Researchers examining data from a national health survey and other sources found that consuming too much, or too little, of 10 foods was associated with 45% of deaths in 2012 due to type 2 diabetes, heart disease, and stroke.
Trying to make up for not getting enough sleep during the week by sleeping longer on weekends has been found to have negative effects such as weight gain, expending less energy, and increased calorie intake during evenings.
A recent 15-year follow-up to the Veterans Affairs Diabetes Trial found that short-term intensive blood sugar control did not lead to significant reduction of risk of cardiovascular events in the long term.
From 1990 to 2010, there was a significant decrease in diabetes-related complications, but since then the trend has reversed and complications are on the rise among young adults. This may be due to the changing profile of those who develop type 2 diabetes, or may be due to other factors.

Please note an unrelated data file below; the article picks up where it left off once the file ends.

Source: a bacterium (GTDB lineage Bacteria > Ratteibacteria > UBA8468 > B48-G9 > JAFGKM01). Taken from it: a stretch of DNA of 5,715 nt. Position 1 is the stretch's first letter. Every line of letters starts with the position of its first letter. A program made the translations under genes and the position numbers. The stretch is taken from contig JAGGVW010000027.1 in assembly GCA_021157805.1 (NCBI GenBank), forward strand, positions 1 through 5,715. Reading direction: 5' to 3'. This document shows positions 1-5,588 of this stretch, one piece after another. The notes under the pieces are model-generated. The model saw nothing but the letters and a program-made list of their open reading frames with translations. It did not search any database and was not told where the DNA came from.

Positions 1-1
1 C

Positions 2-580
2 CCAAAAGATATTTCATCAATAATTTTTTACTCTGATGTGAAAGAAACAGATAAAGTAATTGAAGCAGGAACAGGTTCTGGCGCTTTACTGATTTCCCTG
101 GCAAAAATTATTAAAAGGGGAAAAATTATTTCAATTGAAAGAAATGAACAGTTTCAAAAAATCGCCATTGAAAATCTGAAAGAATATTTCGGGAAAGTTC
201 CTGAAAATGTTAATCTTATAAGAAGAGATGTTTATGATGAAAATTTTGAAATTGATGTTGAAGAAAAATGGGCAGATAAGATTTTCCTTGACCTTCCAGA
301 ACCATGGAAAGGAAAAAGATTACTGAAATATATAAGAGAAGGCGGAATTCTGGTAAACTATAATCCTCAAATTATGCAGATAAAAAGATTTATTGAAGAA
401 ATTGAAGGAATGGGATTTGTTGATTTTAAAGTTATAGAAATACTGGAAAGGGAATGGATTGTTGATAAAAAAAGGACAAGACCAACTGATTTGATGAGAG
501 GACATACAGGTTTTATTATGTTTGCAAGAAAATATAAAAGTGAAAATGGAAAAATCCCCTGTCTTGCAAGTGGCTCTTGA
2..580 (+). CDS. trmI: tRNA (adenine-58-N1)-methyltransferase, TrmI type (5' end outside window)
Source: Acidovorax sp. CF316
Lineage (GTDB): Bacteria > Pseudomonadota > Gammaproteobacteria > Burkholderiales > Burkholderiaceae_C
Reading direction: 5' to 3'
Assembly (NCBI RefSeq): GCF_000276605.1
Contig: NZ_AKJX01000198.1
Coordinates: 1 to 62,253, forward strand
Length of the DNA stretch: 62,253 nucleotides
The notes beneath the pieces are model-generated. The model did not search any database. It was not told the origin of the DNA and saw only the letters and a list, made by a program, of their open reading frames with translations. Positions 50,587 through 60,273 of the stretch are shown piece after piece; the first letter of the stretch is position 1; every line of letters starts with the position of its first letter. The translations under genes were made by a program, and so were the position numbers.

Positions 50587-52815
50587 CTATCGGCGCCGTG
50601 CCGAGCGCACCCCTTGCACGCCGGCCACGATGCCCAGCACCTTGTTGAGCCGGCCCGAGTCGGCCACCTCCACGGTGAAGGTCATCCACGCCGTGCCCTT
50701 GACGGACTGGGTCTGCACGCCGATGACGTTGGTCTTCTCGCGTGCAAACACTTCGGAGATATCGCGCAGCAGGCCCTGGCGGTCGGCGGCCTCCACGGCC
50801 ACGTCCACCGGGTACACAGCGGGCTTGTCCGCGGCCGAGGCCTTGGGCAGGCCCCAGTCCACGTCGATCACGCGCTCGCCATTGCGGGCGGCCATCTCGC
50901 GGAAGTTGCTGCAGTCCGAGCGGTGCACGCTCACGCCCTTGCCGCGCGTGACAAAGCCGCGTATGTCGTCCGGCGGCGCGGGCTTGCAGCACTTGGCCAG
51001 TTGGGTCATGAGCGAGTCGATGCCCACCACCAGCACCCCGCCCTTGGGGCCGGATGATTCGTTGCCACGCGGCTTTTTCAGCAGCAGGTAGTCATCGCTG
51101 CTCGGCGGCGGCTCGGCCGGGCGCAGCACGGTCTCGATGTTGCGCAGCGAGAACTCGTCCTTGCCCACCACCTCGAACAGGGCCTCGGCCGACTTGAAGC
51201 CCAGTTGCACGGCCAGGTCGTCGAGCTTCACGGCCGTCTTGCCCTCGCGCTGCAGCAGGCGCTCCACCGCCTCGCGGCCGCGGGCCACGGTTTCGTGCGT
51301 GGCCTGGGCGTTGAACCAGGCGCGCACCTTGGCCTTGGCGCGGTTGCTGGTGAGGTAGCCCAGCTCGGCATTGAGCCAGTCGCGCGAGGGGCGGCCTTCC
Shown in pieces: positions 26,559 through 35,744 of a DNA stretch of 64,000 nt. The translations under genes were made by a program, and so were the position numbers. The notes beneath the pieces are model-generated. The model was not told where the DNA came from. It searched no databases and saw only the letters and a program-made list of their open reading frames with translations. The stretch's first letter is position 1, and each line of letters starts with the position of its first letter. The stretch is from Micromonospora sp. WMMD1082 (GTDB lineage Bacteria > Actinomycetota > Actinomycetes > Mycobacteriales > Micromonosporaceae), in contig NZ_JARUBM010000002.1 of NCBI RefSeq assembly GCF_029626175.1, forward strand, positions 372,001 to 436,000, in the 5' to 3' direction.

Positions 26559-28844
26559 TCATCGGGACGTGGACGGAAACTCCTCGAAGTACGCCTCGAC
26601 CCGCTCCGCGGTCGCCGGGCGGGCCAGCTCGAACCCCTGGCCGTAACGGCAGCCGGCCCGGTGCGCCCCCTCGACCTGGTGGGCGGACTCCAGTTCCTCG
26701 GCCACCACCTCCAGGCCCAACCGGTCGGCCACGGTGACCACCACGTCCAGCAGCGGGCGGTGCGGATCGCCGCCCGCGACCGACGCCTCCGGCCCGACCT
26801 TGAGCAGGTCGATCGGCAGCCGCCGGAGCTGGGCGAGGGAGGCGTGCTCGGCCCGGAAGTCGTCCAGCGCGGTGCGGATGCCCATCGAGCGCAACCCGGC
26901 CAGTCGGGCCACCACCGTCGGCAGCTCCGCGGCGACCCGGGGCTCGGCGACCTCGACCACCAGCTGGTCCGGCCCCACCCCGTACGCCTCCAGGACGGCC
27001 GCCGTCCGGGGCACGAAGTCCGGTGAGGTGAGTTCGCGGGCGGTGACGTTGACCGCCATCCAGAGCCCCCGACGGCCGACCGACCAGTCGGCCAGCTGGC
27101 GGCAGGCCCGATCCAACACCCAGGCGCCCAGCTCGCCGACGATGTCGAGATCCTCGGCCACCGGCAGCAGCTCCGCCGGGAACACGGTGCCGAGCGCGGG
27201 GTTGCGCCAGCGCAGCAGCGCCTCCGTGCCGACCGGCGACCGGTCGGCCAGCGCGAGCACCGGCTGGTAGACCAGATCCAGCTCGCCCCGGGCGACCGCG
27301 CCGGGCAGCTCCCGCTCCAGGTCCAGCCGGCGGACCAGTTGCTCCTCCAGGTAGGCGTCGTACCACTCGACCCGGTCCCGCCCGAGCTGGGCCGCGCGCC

The cost of insulin has risen dramatically in recent years, causing hardship for many people with diabetes. A study compared typical insulin with a version that was in common use a few decades ago and is significantly less expensive.
The most recent Dietary Guidelines for Americans recommends that added sugar be limited to 10% of daily calories, but the source of the sugar matters more than what kind of sugar it is.
A recent study suggests that having migraine headaches may be connected to a lower risk of developing type 2 diabetes, though the specific reason for this connection remains unknown.
Researchers found that giving overweight mice a specific protein improved their metabolism, but point out that humans also produce this protein, and that exercise achieves the same result in people.
If you have been prescribed insulin for diabetes, it’s important to properly store and care for the medication and associated supplies to ensure it remains safe and effective. These guidelines will help you do that.
Diabetes is a condition in which both high and low glucose levels are harmful to the body. In older individuals with multiple risk factors for hypoglycemia, the goal should be the best blood sugar control that can be achieved without putting the individual at risk for dangerously low blood sugar.